Chinese Water deer, between the bushes 

On the 26th, the day before we arrived in Norfolk Richard Crossley the author of the Crossley ID guides, was dog a book signing as well as on posters, so I asked if he could sign me one and I’ll pick it up when I go to Titchwell, so I went and talked to the head warden Paul Eele about the reserve and how much damage the bad weather last Christmas caused the dunes to get flattened, after that he gave me the poster, and we talked about what we liked at the birdfair, but as soon as we were talking we had to leave as we were going to go to Cley Marsh.

We headed  straight for the coast to see what we could find, when I asked someone what was around he said there is 3 Grey Phalaropes from the screen, so we were going to get Grey Phalaropes after all, as we walked down there we came along a very nice pair of Stonechat, as well as Meadow Pipit and skylark. When we arrived there was a small group of birders watching the birds, they were quite distant but amazing to see 3 Phalaropes in one telescope, the first time I saw grey Phalarope was at that exact place where these birds were now.

After heading back from seeing the Phalaropes, I went back to where the pair of Stonechats were, and then out of the grass tussocks, a very nice winter plumage Wheatear, this was my first of the year

Distant Record Shot of 2 of the 3 Grey Phalaropes (Digi-scoped) 

Male Stonechat


 Day 4

My dad and I decided to have a day on the Broads, so we left early than we had done from the cottage and headed straight for Winterton Dunes, for a good session of sea-watching, we arrived at Winterton, and with minutes loads of Brent Geese were everywhere in there thousands, small  numbers of Starling were coming of the sea, whilst scanning the sea, small numbers of Linnets were flitting around and the odd Lesser Redpoll could be heard, amoung the howling wind, luckily the wins and the visibility cleared, we were surprised to see a Mute Swan riding the waves, also I saw more Gannets in 20 minutes than I've ever seen in my whole life! But then looking through my bins two black ducks flew past, one had completely black wings, making it a Common Scoter but the other bird had a big white spot on its head and on the wings there was white to the back of them, pointing towards being a Velvet Scoter! Later I relocated the scoters and it was a Velvet Scoter with its pale wing bar, and it's pale spot on its head, on our way back to the car a flock of 7 Red-Breasted Mergansers flew past as well as my first Brambling of the autumn.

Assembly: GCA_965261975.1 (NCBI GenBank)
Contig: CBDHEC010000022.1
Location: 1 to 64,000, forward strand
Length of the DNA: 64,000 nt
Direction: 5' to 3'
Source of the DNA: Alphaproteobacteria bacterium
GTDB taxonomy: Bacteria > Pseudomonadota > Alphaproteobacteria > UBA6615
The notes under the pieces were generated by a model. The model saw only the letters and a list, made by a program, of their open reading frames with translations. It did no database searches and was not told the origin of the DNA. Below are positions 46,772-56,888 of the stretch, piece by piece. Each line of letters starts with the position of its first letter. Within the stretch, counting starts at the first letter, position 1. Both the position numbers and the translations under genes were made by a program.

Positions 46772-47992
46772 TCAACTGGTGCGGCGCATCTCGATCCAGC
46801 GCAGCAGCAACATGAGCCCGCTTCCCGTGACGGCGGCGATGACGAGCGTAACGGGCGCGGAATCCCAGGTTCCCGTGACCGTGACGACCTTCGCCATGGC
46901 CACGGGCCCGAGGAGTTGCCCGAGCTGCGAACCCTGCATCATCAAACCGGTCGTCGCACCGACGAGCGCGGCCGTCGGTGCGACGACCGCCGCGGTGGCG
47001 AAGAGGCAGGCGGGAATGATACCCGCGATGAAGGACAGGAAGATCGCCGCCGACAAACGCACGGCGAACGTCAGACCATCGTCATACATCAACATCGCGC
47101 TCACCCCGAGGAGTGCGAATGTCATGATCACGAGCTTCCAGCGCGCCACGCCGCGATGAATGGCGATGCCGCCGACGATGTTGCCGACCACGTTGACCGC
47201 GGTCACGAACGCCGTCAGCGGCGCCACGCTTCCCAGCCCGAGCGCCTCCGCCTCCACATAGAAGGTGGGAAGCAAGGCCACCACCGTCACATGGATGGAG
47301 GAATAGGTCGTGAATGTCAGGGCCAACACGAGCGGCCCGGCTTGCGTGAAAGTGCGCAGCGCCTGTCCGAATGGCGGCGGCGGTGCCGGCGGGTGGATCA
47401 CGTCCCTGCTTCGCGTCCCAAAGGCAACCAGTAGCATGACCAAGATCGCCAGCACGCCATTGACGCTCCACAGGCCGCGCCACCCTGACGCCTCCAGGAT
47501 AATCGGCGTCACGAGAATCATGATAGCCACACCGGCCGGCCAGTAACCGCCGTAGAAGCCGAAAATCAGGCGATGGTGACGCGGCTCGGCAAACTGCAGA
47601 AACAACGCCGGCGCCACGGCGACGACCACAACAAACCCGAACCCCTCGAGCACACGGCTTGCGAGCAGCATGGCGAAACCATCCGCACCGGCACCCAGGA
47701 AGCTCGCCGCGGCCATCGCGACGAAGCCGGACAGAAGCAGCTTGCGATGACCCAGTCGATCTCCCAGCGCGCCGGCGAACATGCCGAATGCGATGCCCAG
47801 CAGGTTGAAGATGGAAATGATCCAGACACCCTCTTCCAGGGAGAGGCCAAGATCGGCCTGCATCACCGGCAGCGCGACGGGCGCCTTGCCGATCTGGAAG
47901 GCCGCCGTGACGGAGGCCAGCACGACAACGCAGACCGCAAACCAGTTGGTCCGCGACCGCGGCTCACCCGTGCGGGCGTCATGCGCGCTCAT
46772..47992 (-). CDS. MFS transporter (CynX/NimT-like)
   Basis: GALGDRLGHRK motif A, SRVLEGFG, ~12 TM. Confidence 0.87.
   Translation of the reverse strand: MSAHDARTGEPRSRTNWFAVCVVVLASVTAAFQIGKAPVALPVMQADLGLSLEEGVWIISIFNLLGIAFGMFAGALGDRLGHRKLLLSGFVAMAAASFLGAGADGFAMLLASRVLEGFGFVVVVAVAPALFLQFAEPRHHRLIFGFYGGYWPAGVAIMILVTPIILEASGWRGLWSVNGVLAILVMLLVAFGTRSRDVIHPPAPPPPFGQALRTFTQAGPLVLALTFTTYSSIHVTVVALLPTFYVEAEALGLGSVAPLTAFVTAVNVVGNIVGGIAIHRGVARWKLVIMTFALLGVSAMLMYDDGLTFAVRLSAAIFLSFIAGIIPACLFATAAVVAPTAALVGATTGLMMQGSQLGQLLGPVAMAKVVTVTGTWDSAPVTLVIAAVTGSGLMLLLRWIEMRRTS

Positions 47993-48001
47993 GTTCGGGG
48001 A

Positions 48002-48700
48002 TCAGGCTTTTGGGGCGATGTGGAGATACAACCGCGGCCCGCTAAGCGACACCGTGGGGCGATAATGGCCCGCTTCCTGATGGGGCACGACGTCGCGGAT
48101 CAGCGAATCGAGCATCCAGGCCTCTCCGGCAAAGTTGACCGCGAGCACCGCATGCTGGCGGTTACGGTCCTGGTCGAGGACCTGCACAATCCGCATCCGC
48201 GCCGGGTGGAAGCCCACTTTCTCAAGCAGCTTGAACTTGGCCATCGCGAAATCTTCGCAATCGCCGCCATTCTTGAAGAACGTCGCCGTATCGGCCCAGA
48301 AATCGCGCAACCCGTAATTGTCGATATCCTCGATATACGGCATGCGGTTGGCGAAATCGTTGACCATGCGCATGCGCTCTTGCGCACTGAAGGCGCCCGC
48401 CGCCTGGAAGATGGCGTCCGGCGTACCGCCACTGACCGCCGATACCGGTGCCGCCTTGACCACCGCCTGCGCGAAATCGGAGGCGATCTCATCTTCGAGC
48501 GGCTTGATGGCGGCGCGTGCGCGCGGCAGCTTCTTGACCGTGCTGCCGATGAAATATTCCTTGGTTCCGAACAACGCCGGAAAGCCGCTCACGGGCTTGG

Female Common Scoter to the left and Velvet Scoter on the right

After an amazing time we decided to go to Horesy, so first we headed to the coast and got even more Gannets, Brent geese and bigger flocks of Starling coming in, and there was a surprise to find Grey Seals right in close to the shoreline, then my dad picked up a massive flock of Common Scoter, maybe 40+ and mainly consisting of females. After wIting to see if anything else would come in we headed just inland to Horesy Mere, and as soon as we got out of the car we could hear COMMON CRANE! I've only seen two birds at Lakenheath Fen the other year in the reeds, and almost straight the way I found them, it was a pair with a juvenile, and we were really close to these birds.
2 of the 3 Common Cranes
It was amazing to see these birds so close up, after seeing these majestic creatures we headed of to a place which I'd researched about Stubb Mill, which here was a 99% of seeing Marsh Harriers and 95% of seeing MORE COMMON CRANE! So we arrived and waited, and within 5 minutes we had 3 Crane, probably the ones from Horesy plus a Stonechat, then half an hour later, out of the middle of nowhere 37 Marsh Harriers flew into the air! It was an amazing spectacle to see and then within a minute they just disappeared! After scanning the bushes in fading light I managed to find a Merlin! What an amazing way to finish an amazing weeks birding, and if you've never been to Stubb Mill, I recommend it.

Sorry this has been late but hope you've enjoyed it